Admiral Ganeshan says, “The design centre is being set up with versatile, broad spectrum capabilities so that it can design warships as well as merchant ships. We also expect work from foreign shipyards, which find that the cost of their design manpower is too high. They may get the designs done from Kolkata… and then build the ships in their countries. Our foreign partner will, I hope, bring his work here, get it done and take it back.”

Interestingly, GRSE confirms that a third partner is in discussions for this JV: Indian IT engineering company, Infotech Enterprises, an international name in Geospatial Information Systems (GIS), or tools that allow users to extract information from digitised maps. Infotech Enterprises already designs systems for the US military, through a JV in Puerto Rico. Its 6500 software engineers generated Rs 750 crores in revenue last year.

Refusing to comment on the JV, Infotech Enterprises CEO, BVR Mohan Reddy says, “68% of our revenue comes from engineering. Admittedly 62% of that is in the aerospace sector, but Infotech Enterprises identified marine and shipbuilding as thrust areas a full two years back. We already have 150 engineers who are hardcore specialists in the domain of ship design. And we are looking to expand our footprint in this sector.”

Admiral Ganeshan says he would have liked the Design Centre to be up and running three months ago, but he expects the JV to be formed by August 2008, subject to clearance from the GRSE board. In racing ahead with its own partnerships, GRSE is proving far more ambitious than the Ministry of Defence --- which believes that the volume of work justifies no more than one Design Centre JV, which would handle design for all three defence shipyards: GRSE, Mazagon Docks Ltd (MDL), and Goa Shipyard Ltd (GSL)

But with GRSE setting the pace, the giant MDL is also going ahead with its own JV, albeit more conservatively. MDL’s Chairman and Managing Director, Vice Admiral SKK Krishnan told Business Standard that four foreign shipyards have been short-listed and MDL has hired ICRA as consultants to recommend a suitable JV partner and to help with the legalities of the JV. MDL does not plan to bring in a third IT partner, as GRSE is doing.

MDL is in no hurry, because it does not have orders yet that would provide work for a design bureau. Admiral Krishnan says, “The government hasn’t officially sanctioned the next-generation frigate and destroyer projects (codenamed Projects 17-A, and Project 15-B respectively). We know these orders are definitely going to come, but there’s no rush; I don’t see these warship projects coming through for the next six months.”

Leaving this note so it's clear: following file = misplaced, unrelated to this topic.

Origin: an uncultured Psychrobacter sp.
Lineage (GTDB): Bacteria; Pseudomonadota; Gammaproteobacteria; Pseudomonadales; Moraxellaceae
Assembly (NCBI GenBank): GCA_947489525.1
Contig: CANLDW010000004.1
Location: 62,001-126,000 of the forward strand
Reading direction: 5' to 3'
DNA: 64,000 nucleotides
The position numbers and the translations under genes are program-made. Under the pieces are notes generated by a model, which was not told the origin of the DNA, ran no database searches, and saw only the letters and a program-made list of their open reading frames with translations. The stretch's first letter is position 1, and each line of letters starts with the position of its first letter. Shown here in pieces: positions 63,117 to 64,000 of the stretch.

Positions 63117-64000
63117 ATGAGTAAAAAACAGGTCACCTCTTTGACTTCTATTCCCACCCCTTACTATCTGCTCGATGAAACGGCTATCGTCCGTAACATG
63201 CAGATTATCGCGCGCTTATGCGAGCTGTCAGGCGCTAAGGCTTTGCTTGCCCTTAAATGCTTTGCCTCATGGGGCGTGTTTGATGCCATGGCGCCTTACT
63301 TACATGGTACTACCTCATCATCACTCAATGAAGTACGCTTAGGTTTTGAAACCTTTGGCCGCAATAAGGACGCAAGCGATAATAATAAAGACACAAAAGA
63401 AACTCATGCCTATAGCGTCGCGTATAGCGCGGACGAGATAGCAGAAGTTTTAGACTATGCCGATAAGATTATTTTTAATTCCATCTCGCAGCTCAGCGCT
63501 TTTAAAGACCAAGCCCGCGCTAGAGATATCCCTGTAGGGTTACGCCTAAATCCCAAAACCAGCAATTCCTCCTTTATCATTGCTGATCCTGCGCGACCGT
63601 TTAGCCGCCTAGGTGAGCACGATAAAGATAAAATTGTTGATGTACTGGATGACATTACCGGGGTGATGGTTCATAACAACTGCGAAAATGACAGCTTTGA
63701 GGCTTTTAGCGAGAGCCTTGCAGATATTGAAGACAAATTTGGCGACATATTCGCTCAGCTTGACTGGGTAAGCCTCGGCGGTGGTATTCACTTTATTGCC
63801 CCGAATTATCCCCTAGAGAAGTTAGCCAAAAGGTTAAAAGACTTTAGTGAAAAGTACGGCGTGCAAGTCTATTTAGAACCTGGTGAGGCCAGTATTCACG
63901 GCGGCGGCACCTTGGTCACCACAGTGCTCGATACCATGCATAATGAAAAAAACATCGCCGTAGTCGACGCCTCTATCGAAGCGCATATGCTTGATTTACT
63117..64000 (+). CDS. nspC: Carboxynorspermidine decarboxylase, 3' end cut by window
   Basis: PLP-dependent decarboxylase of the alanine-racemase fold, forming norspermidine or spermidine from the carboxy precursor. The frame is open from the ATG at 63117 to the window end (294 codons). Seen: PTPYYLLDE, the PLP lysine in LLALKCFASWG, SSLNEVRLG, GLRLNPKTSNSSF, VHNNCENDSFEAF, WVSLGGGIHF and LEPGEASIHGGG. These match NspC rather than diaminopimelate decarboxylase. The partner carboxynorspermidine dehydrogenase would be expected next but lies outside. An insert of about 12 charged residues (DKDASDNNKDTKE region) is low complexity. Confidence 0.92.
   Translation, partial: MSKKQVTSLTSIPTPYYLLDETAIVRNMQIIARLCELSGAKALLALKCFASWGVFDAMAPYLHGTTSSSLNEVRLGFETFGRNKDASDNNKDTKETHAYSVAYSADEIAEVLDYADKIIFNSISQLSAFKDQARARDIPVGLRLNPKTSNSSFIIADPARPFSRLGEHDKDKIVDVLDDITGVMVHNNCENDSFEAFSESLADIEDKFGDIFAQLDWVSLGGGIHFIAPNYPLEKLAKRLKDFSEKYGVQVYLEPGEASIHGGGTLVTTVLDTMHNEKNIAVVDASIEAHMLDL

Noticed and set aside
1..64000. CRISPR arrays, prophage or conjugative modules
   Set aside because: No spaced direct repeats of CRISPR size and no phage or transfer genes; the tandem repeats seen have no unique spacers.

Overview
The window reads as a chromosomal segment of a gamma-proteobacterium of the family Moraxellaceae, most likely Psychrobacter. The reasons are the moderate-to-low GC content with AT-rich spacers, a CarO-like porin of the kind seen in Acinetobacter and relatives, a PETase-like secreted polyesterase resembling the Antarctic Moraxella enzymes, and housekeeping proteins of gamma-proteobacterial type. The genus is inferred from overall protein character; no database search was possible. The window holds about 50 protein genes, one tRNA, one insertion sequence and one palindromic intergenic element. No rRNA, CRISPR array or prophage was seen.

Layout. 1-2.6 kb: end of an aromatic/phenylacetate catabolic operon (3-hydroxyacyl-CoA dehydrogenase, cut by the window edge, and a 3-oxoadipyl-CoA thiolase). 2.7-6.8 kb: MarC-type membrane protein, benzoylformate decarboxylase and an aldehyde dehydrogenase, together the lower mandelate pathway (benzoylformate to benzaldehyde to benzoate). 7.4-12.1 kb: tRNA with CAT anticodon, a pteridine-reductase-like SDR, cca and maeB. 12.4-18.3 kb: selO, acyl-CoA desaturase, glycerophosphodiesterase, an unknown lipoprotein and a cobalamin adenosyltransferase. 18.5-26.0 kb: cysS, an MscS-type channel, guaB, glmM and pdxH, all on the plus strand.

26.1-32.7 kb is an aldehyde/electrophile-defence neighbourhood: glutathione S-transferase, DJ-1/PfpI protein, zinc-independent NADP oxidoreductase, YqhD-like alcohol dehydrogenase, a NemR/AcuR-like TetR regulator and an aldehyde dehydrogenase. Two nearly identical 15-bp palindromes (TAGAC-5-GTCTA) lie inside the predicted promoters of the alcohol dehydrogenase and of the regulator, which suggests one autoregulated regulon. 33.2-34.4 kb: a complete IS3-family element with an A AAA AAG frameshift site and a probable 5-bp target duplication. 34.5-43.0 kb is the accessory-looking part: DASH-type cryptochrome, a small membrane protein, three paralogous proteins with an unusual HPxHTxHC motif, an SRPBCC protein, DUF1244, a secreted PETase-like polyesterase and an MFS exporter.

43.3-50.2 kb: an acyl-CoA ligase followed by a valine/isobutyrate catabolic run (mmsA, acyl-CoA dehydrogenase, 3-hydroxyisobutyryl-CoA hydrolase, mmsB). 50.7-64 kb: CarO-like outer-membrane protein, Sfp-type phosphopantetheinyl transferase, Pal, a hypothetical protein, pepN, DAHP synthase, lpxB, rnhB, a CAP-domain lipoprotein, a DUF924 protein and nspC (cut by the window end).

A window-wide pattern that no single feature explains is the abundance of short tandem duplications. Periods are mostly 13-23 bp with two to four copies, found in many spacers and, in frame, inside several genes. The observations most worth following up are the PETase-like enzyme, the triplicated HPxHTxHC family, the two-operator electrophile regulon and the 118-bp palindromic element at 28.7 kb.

The MoD’s discomfort with multiple design bureaus is tempered somewhat by the advantage of having more design options. Admiral Ganeshan points out, “If, for some technical or commercial reasons, the new JV fails, it should not become a breakdown point for all the shipyards. If my JV fails for some reason, I should be able to get my job done from the MDL JV… and vice versa. It’s a matter of strategy to have at least two design JVs.”

Tuesday, 15 April 2008

Word-class warships; Indian prices

Top:  A unit of the third Project 15-A destroyer in the Assembly Shop at Mazagon Docks Ltd.

Right: The INS Shivalik, readying for commissioning in Dec 2008.

Left:  The INS Satpura, the second Project 17 stealth frigate, in the seconds after its launch. You can still see the flotsam of the launch structure.

by Ajai Shukla
(An abridged version of this post was published in the Business Standard on 15th Apr 2008)

Kailash Colony Market, a middle-class shopping area in South Delhi, is an unlikely headquarters for one of the world’s most successful warship design programmes. A single armed sentry post and a strand of barbed wire atop the boundary walls are all that hint at an ultra high-security installation --- the Directorate General of Naval Design (DGND) --- that has fathered battleships like the INS Mumbai, which turned heads across the globe when it sailed into war-torn Beirut in 2006 to evacuate hundreds of Indians stranded by Israel’s attack on Lebanon. (Author’s note: I sailed into Beirut on the INS Mumbai, on my way to cover the Israel-Hizbollah conflict… ohhhh, the pleasure of sailing into war on your own country’s warship!)